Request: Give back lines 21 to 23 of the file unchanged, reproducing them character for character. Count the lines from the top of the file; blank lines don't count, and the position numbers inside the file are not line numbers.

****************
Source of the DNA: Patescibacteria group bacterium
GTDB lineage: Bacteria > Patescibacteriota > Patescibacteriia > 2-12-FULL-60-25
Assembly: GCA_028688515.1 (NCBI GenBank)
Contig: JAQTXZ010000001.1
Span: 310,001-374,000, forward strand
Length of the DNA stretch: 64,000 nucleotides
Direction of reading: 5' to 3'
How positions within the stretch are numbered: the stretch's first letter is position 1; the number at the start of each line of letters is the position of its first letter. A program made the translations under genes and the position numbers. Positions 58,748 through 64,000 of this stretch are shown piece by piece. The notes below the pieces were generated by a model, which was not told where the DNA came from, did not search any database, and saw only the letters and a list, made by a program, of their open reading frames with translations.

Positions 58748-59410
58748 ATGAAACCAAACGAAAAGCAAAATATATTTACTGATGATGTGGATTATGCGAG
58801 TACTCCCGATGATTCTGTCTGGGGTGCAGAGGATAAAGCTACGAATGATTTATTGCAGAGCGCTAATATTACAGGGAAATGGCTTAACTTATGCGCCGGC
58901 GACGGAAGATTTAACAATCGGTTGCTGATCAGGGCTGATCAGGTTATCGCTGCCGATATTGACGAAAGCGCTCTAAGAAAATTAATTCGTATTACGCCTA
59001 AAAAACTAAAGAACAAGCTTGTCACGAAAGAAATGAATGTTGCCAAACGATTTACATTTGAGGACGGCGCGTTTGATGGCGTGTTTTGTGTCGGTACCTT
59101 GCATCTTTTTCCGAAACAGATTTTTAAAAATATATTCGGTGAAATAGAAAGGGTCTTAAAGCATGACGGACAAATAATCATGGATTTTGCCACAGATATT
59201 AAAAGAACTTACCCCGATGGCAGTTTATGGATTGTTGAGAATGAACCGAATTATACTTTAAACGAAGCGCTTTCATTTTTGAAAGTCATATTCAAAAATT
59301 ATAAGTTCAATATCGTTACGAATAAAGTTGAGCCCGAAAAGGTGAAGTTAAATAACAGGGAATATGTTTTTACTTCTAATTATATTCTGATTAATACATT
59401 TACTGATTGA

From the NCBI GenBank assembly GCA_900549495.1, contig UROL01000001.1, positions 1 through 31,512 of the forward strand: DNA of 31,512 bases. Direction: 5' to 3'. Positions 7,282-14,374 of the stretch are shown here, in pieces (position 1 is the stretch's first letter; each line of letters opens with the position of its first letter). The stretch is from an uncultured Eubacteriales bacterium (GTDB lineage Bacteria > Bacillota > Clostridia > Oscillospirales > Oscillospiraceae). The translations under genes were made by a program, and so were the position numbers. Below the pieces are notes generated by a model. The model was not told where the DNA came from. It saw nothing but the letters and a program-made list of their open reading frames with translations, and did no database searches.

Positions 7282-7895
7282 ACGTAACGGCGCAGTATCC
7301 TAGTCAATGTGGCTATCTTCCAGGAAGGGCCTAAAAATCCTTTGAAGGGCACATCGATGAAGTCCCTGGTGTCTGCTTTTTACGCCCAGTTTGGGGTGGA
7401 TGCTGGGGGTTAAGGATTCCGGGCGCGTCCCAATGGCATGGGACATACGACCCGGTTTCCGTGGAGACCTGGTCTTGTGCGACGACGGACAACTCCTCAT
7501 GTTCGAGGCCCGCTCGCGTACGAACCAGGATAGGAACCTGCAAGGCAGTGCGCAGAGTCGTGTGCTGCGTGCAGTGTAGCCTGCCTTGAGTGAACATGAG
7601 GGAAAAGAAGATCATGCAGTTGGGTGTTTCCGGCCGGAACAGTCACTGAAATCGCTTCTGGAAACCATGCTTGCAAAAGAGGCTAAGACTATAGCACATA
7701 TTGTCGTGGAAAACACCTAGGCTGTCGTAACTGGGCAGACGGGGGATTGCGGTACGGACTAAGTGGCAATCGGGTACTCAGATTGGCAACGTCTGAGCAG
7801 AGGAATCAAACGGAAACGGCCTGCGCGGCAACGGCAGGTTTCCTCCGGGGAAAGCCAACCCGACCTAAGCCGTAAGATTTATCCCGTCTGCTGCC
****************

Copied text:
7301 TAGTCAATGTGGCTATCTTCCAGGAAGGGCCTAAAAATCCTTTGAAGGGCACATCGATGAAGTCCCTGGTGTCTGCTTTTTACGCCCAGTTTGGGGTGGA
7401 TGCTGGGGGTTAAGGATTCCGGGCGCGTCCCAATGGCATGGGACATACGACCCGGTTTCCGTGGAGACCTGGTCTTGTGCGACGACGGACAACTCCTCAT
7501 GTTCGAGGCCCGCTCGCGTACGAACCAGGATAGGAACCTGCAAGGCAGTGCGCAGAGTCGTGTGCTGCGTGCAGTGTAGCCTGCCTTGAGTGAACATGAG